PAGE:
They have walked and handed it to Google in what is no doubt a revshare similar to the above scenario.
2. How can they adapt Yellow to become more appealing to users? How do they adapt the way advertisers pay to be in Yellow given Google has changed the way many SMEs want to pay for leads
The Google alliance will probably help but doesn't solve the issue that Yellow isn't relevant in 2008
3. Can Whereis hold itself against Google Maps. What can it do better than its competitors - it's not enough to simply match them.
I think this product will be put to sleep in 09 given what has happened today. Yellow will now use Google Maps.
4. What does Sensis actually mean to consumers? Do you retire the brand or simply push it to the background?
Pushed to the background would be my bet now they have backed away from search and conceded to Goog. The media assets are under the Telstra Media stable so it appears they are moving towards the more trusted parent brand.
5. Do they walk away from search and maps and focus on mobile - an they have a pretty sophisticated offering to give the market now the walled garden approach has been abandoned.
They have walked from search and they will walk from maps. They are still making good headway with mobile and have a pretty solid first mover advantage still. However, they need wider distribution that they presently have, so this is the key challenge in this space.
"Bruce Akhurst, chief executive of Sensis, said: "This agreement combines Sensis' strong capabilities in advertising sales and local business content and Google's strong capabilities in online search and mapping technology."
If this isn't conceding defeat I'm not sure what is ...
There's no shame to losing to Google in these 2 specific areas. What Sensis/Telstra has done is a smart obvious move that makes more sense given the climate right now.
Saturday, November 1, 2008
How can this work unless the only media you are doing is TV?
And if you have other media in the mix (which you in most cases would if you are a DR advertiser), how can you precisely quantify where leads are coming from ... given leads are generally a by product of many touchpoints not just one.
Case in point. You run this Pay Per Lead TV with a tactical offer ... the consumer doesn't immediately act but the next day goes to Google and searches for your brand. As a result there's a conversion - who do you attribute the action to?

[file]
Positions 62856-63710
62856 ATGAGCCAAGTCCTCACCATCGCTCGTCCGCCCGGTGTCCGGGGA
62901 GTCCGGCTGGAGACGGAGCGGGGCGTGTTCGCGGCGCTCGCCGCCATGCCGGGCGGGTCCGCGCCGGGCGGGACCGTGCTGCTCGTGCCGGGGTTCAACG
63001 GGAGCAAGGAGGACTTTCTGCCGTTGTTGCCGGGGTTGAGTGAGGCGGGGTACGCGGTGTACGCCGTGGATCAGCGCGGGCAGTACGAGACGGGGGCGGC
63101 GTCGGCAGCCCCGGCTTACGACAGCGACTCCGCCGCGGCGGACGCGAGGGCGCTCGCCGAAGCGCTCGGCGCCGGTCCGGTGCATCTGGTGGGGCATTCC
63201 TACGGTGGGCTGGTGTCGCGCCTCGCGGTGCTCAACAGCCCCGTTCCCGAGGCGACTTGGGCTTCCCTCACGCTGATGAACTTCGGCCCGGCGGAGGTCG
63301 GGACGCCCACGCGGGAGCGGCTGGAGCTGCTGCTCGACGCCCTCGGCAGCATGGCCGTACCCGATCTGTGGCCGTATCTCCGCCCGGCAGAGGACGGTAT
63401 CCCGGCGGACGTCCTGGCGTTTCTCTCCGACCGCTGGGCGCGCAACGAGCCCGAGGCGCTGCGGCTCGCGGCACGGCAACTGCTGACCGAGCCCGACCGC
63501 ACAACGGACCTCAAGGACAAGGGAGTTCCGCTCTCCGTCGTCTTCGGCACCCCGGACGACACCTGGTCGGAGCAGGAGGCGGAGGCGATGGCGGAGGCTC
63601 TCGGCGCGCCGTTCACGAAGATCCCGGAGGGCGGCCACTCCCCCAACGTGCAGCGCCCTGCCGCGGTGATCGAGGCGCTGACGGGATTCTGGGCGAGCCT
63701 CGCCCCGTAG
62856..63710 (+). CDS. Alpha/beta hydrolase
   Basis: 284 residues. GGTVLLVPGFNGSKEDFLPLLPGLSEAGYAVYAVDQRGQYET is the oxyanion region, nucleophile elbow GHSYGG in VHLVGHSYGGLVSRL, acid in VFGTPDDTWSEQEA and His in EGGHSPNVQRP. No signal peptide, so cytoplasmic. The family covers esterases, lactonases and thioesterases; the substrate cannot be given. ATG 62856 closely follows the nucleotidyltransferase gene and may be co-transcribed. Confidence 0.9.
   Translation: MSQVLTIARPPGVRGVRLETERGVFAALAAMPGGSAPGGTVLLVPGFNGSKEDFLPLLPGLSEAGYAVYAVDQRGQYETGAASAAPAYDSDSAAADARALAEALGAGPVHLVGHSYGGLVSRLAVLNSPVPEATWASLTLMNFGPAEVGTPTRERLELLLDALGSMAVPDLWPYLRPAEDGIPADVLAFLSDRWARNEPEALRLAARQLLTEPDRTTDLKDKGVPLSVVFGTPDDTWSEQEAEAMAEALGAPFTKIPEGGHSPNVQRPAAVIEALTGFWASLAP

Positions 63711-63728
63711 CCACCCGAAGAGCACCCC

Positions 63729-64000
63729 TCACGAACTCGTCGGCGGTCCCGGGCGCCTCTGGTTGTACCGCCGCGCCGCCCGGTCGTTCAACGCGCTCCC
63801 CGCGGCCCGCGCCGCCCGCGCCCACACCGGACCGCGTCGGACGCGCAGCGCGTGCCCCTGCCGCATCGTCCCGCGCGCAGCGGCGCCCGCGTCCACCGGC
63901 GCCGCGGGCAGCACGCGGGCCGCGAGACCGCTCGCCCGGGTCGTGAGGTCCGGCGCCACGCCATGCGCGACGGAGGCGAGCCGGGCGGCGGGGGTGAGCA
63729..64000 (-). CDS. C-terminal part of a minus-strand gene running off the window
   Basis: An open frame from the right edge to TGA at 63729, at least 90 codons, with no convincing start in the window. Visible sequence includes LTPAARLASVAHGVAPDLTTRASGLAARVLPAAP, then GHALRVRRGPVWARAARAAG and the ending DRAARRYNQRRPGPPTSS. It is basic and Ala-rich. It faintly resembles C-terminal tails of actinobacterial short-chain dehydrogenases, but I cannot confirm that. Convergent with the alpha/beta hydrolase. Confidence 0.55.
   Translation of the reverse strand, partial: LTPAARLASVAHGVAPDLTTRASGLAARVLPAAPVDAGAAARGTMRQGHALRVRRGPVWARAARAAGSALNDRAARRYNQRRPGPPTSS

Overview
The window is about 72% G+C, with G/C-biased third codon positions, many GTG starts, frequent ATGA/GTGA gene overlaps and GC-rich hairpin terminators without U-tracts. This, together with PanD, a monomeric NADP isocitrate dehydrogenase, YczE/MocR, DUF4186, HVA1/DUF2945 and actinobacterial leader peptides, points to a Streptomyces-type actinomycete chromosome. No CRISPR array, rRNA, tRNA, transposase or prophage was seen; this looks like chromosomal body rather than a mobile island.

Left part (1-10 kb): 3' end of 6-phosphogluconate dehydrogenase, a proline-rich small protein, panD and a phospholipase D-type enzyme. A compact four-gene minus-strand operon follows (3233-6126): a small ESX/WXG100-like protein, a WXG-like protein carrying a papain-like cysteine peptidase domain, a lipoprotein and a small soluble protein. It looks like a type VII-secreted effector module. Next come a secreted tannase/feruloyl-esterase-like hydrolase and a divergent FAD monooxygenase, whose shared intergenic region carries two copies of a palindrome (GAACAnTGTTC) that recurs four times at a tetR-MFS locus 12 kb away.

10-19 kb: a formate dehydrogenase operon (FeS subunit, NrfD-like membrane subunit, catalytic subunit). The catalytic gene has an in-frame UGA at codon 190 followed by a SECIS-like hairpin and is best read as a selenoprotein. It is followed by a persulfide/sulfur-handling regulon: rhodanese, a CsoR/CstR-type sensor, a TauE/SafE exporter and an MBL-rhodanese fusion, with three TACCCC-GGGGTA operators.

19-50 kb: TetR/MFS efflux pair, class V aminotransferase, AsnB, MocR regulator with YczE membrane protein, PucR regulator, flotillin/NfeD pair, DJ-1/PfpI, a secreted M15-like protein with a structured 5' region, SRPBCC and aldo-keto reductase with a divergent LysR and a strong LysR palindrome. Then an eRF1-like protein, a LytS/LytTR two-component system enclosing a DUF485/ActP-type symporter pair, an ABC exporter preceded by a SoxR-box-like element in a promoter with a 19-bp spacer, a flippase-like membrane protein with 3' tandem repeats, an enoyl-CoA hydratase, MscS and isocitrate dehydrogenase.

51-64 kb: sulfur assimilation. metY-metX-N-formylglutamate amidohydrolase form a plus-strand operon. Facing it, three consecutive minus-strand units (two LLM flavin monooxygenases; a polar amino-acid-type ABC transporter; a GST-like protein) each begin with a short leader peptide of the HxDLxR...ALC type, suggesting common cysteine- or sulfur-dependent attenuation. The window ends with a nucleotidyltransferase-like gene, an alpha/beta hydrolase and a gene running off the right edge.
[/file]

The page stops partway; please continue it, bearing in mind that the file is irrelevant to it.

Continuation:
Interesting that the client has to use the company to produce the TVC and also buy the media. Is this just a clever way to extract more revenue?
Thursday, October 30, 2008
Yahoo!7 streamline their processes and bring new agility and efficiency to how they work as an organisation
How many? No one is really sure. I know of 5 definites across production and engineering ... reports are up to 20 were asked to leave, including one very senior staffer.
Edit: Just 6 days earlier Y7 told The Oz they had no immediate plans to make local redundancies - http://www.australianit.news.com.au/story/0,24897,24540225-5013040,00.html
Tuesday, October 28, 2008
Other ad networks "are in severe trouble and could be closing their doors in the back half of this year or the beginning of '09. People are bracing for the worst," says Ross Sandler, an Internet analyst at RBC Capital Markets.
When I was at adtech in April I was shocked at the amount of ad networks in the US - it was out of control. Funny thing was, none of them really had a point of difference. They sold eyeballs simply because they were there to be sold.
VC liked ad networks as there was a promise of low initial setup and large immediate returns. Problem is - there's really no long term asset in an ad network as you don't really own any IP - you sell banners on sites you don't own, through technology you don't own via agencies you don't own. Effectively you're an agent and not much more.
Yes, there are some great ad networks ... but not many. You could count on one hand the good networks in AU. Most have offerings that are primative at best - failing to capitalise on the gap for strong vertical buys and the need for exclusivity. Not to mention transperency ... but that's another matter.
In AU there's a lot of these operators - not as many as the US - but more than we need. How long until this space thins out?